THURSTON:  So, I have a whole chapter in this book called “How to be the Next Black President” … next is in parenthesis and I basically dissect his first term for hints about how someone else who wants to hold this office would have to chart their course.

A lot of which is being racial … right … just by being brown, but not talking about it because it makes America uncomfortable taking a look back at that history.

And I do see some more openness on his part, he’s got his “My Brother’s Keeper” Initiative, which is coming right out of the White House … all … focusing on the plight of Black men in this country … who, if you just look at that demographic … a lot of challenge … heavy incarceration rate, put on by policies of another Democratic President … so not everything cuts so easily Left and Right and Democratic and Republican to look at the impact of these policies of the people vote for that particular party … so, there is a lot of truth to that political statement.  And it also just makes sense.

Every second term President, especially in the last two years, starts to just pull out the stops.  Like George W. Bush is like “I want to do away with Social Security”.

Like he could never have gotten re-elected with the voting populace of elderly people saying “I want to put all your Social Security in the stock market.”  And then look what happened to that .  So I’m not saying Obama’s talking about race as equivalent to privatizing Social Security.  I am saying that Presidents in a second term have a history of letting a little loose and if he does a press conference with a flask, I wouldn’t be surprised.  I think it would be nice to see him let his proverbial hair down a little bit, certainly gotten grayer.  So I take a little issue with the idea that he is, you know, talking about his drug use … like he campaigned around that, too.

And I think we’re at a generational split where this pretense of perfection is waning and we actually want more authentic political leaders and someone who is painted as a flawless hero, it’s a risk … because we know they’re not.  So, I hope that’s more of a trend for future politicians, that we don’t put them so much on a pedestal that we, you now, get so excited and, and force their decline.  And also have just outsized expectations about what one person can do.

HEFFNER:  We’ve been talking about “skew” and I asked you this particular excerpt from this POLITICO story …

THURSTON:  MmmHmm.

HEFFNER:  … because it seems to provide a prism that may not really speak to the heart of what people of color experience.  “I got high” is, is that not … I don’t want to say “offensive”, but to look at issues of race through that prism exclusively …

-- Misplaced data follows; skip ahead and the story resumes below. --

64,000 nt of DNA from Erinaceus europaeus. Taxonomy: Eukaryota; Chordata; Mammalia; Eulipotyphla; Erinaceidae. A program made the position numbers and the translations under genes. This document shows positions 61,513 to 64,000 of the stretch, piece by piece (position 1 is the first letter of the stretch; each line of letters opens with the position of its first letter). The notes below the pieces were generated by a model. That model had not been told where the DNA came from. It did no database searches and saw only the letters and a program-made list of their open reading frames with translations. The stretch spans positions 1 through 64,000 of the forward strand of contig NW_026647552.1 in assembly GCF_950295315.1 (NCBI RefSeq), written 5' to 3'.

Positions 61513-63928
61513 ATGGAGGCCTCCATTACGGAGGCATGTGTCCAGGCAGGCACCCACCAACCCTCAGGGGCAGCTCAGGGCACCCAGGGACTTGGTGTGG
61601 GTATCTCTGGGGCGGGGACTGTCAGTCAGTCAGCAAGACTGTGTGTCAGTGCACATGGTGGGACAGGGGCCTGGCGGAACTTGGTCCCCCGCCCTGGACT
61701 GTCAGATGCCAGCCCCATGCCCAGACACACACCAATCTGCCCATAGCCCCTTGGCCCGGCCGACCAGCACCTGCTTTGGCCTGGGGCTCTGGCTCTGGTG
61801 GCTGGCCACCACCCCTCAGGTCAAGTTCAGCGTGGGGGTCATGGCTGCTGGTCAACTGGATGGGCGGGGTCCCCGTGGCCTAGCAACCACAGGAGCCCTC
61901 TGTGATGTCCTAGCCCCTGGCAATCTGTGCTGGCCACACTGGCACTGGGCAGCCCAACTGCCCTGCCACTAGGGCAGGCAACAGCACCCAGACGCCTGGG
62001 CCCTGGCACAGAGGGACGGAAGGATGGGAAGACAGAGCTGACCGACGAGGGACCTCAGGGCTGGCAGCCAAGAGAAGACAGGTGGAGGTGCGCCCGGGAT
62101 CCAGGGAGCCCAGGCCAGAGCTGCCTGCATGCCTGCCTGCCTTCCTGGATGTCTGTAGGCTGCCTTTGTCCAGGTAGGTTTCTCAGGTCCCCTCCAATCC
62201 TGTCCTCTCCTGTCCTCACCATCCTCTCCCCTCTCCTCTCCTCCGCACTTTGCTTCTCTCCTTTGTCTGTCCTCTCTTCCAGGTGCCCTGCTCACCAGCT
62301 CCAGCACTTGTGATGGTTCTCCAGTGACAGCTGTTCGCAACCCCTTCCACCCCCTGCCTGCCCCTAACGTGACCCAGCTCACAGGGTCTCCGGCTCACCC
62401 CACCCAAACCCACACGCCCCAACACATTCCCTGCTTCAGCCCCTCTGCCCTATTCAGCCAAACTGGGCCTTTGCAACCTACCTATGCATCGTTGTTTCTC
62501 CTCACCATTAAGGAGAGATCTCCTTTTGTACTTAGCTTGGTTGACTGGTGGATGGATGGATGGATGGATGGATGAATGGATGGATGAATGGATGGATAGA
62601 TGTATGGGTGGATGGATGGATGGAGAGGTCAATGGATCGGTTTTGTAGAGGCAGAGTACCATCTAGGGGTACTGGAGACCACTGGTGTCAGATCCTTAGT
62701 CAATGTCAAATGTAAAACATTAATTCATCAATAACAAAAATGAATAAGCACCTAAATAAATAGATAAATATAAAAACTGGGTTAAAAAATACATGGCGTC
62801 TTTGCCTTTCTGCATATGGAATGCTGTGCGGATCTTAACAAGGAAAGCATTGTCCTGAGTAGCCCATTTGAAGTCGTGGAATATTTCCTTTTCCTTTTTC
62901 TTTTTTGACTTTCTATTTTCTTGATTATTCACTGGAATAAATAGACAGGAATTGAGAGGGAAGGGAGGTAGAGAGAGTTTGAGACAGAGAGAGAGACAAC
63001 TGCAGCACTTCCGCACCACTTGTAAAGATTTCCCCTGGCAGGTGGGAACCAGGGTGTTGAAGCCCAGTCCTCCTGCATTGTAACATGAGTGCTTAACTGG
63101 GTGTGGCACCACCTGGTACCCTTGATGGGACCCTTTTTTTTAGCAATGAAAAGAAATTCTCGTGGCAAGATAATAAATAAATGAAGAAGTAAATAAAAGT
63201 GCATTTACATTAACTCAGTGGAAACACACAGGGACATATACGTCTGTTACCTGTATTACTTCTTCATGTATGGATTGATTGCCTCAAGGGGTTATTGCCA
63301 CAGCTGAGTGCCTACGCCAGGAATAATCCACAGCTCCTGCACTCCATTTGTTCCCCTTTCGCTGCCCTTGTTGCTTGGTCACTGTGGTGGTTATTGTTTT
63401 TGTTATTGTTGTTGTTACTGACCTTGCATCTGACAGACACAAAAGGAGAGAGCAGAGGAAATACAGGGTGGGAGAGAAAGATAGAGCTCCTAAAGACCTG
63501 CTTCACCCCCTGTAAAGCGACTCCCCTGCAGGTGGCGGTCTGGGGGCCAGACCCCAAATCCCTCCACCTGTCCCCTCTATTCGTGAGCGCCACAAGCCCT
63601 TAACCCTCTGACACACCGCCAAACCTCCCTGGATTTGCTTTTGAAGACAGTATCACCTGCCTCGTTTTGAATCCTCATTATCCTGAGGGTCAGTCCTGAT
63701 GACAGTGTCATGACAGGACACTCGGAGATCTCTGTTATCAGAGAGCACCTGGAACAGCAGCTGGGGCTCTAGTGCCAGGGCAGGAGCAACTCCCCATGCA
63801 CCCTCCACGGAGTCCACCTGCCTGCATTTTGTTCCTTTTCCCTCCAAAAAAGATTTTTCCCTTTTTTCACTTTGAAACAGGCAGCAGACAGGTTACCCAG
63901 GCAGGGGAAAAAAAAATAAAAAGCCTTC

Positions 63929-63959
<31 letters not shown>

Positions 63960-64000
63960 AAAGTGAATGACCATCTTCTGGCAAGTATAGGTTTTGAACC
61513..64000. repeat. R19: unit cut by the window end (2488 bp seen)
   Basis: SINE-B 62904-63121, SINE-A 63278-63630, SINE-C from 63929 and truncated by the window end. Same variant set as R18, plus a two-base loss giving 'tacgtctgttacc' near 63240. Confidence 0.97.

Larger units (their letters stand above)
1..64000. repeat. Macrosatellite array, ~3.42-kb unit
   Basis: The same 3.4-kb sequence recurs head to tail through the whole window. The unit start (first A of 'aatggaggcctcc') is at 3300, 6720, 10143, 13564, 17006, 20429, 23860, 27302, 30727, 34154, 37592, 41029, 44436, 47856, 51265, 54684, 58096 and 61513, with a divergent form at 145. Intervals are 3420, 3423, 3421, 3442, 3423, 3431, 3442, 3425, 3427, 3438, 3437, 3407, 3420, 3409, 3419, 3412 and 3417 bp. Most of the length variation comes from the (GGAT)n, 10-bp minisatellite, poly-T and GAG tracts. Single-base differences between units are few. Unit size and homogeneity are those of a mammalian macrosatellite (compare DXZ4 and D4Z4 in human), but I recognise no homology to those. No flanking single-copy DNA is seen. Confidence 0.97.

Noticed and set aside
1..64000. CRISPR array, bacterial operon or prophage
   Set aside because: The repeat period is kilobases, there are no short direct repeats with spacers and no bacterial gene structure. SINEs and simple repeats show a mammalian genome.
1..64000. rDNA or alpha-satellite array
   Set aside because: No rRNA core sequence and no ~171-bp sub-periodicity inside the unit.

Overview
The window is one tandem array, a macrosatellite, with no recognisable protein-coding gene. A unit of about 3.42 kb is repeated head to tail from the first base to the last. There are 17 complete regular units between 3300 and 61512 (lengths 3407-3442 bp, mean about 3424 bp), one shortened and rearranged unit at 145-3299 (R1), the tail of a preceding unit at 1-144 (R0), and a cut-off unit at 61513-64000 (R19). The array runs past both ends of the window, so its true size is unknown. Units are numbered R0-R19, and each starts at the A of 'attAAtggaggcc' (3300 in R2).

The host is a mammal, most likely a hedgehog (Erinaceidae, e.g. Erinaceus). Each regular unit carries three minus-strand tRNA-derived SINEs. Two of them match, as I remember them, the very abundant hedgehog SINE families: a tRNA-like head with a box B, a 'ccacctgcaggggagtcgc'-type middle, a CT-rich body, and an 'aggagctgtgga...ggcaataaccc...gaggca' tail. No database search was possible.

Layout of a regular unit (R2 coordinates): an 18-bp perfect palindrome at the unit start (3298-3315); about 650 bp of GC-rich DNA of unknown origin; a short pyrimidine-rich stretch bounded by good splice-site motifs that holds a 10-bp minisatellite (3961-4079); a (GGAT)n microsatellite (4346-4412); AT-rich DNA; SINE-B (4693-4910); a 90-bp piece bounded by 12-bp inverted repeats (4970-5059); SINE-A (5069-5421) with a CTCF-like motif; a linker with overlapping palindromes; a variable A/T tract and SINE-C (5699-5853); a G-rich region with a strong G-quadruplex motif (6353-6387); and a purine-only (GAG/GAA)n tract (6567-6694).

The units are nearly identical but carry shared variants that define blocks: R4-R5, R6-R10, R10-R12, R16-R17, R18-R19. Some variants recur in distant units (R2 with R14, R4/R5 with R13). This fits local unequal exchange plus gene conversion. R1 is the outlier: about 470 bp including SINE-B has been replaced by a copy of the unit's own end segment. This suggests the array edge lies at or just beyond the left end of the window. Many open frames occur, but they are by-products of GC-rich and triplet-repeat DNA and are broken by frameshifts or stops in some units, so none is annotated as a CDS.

THURSTON:  Yeah.

HEFFNER:  Is that too much a dominant feature of today’s coverage of race relations?

THURSTON:  We don’t … there is a, a lazy coverage of race relations by … I usually call them “mainstream” media … I don’t want to sound like Sarah Palin here in “lamestream” media but there’s something to the idea that the people designated to kind of moderate our national discourse, aren’t necessarily equipped.  You saw it in the first round of campaigning that Obama did … where it’s like “Oh, he’s, he’s a … he’s super Black.  Oh, he’s a militant.  Like this guy who graduated from the University of Chicago, which has a pretty Conservative view on economic policy is somehow a revolutionary.  And the guy who  … has the … heavy funding from Wall Street, the most in the history of any President is somehow a Socialist.”

And there is a racialized like “othering” of this dude, just like he’s not one of us.  Even if you look at the POW thing … how do we make returning a POW somehow un-American because it’s this guy.

Now some of it’s just politics.  You know that we all seek to vilify our political opponents and Bill Clinton certainly got a lot of it and he’s not a Black dude.  But he was a Left guy who was the first Black President in his affinity for an African American population … I think just rubbed a lot of people the wrong way.  So yeah, painting him talking about race in the same sentence as him smoking up or getting high, is just a lazy association that fits in a world where “Oh, yeah, Black people … they’re the drug dealers, right?”  Yeah.

HEFFNER:  So when, when did Barack Obama in your estimation earn the bona fides, if you will, of the Black community by virtue of substantive policy reform?

THURSTON:  Ahhhhh, in some ways he’s still got more work to do.  And, I think …